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What was the Silk Road?


The Silk Road was a network of trade routes connecting China and the Far East with the Middle East and Europe. Established when the Han Dynasty in China officially opened trade with the West in 130 B.C., the Silk Road routes remained in use until 1453 A.D., when the Ottoman Empire boycotted trade with China and closed them. Although it’s been nearly 600 years since the Silk Road has been used for international trade, the routes had a lasting impact on commerce, culture and history that resonates even today.

The east-west trade routes between Greece and China began to open during the first and second centuries B.C. The Roman Empire and the Kushan Empire (which ruled territory in what is now northern India) also benefitted from the commerce created by the route along the Silk Road.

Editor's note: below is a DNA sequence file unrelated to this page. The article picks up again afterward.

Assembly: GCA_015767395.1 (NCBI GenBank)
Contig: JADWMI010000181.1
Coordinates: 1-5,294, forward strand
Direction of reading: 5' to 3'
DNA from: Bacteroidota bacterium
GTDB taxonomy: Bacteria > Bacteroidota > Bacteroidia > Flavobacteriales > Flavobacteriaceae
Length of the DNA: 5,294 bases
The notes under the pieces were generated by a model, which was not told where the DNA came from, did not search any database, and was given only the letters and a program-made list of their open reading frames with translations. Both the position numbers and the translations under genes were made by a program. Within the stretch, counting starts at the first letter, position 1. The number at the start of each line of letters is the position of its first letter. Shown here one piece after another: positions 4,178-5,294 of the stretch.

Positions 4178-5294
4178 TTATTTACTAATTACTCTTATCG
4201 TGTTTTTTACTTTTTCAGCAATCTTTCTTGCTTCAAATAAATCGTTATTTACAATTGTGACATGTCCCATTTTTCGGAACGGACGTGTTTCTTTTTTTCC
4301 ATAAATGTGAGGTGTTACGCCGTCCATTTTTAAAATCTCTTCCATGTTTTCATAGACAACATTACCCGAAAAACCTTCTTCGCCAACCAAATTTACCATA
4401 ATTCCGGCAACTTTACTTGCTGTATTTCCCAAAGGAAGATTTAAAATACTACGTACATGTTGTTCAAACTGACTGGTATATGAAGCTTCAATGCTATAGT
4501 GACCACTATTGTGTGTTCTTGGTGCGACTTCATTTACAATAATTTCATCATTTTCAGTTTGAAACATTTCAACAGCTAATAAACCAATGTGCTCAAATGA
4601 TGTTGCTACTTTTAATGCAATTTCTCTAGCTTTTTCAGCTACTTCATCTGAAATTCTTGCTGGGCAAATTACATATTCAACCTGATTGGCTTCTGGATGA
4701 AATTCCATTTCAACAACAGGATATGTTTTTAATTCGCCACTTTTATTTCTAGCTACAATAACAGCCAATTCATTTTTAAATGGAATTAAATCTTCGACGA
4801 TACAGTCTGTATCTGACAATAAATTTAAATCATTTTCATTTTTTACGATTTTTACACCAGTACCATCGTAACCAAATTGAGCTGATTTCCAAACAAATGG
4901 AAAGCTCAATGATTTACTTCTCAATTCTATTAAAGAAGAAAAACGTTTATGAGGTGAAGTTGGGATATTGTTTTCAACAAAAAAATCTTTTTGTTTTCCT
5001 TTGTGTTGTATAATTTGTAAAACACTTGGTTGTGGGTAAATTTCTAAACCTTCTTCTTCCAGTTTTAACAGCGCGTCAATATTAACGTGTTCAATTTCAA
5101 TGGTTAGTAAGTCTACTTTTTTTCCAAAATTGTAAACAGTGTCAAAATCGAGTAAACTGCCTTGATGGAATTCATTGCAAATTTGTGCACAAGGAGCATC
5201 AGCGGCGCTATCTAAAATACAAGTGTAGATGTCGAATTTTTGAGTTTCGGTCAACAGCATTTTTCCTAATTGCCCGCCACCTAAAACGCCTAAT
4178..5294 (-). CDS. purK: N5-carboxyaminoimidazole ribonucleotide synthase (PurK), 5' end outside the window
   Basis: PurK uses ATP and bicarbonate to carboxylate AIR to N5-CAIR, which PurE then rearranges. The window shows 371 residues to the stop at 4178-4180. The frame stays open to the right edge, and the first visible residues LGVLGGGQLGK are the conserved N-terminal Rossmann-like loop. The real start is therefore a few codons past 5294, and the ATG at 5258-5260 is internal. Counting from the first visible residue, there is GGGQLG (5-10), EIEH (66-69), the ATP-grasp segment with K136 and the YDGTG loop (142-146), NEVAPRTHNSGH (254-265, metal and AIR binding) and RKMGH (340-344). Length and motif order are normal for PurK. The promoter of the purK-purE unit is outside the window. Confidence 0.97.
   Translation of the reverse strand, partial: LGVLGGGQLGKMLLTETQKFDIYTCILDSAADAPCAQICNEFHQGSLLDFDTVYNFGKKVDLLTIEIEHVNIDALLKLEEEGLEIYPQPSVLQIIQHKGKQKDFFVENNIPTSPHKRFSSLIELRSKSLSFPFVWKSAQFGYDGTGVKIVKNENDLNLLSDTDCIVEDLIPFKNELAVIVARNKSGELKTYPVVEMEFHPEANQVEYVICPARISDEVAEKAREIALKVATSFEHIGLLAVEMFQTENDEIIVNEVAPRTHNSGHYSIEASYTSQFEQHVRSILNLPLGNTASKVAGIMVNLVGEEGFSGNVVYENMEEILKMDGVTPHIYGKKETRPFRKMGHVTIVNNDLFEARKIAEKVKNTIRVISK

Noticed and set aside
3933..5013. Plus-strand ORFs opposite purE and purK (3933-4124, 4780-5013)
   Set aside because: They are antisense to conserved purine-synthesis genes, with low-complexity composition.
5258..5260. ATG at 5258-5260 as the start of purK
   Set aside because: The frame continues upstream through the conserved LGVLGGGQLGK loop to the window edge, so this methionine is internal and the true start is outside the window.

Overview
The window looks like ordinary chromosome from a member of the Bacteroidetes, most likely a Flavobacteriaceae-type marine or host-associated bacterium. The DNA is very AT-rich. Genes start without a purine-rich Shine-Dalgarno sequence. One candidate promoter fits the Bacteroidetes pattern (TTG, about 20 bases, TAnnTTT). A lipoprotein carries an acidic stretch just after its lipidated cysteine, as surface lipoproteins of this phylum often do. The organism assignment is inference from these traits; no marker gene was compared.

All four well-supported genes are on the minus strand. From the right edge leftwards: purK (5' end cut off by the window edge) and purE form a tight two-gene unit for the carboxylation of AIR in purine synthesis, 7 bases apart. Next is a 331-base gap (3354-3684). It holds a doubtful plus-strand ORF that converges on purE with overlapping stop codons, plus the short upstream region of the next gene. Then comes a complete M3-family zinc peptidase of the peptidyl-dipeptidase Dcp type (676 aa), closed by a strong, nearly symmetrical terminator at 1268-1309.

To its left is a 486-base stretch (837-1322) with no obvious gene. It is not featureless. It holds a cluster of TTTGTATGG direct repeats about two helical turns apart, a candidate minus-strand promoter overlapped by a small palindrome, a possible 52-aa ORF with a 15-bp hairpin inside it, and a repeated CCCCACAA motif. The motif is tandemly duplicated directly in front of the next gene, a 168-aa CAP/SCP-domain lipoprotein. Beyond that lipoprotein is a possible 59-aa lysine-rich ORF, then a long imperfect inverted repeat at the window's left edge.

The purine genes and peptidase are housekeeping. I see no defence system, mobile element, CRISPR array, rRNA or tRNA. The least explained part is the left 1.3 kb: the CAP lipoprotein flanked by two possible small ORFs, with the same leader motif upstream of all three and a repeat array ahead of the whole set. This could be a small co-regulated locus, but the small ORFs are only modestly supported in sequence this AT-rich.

Interestingly, the ancient Greek word for China is “Seres,” which literally means “the land of silk.” However, despite this obvious link to the name, the term “Silk Road” wasn’t coined until 1877, when German geographer and historian Ferdinand von Richthofen first used it to describe the trade routes. Historians now prefer the term “Silk Routes,” which more accurately reflects the fact that there was more than one thoroughfare.  Continue Reading from

Silk Road - Ancient History Encyclopedia


From Our Collection

Link to Treasures of the Great Silk Road in the catalog
Link to The Silk Road in the catalog
Link to Lonely Planet Central Asia in the catalog
Link to Marco Polo: Journey to the End of the Earth in the catalog
Link to Marco Polo: The Journey That Changed the World  in the catalog
Link to Shadow of the Silk Road in the catalog
Link to On the Noodle Road in the catalog
Link to Beyond the Great Wall in the catalog
Link to Lands of lost borders by Harris in the catalog

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"We are not makers of history.  We are made by history" - Martin Luther King, Jr.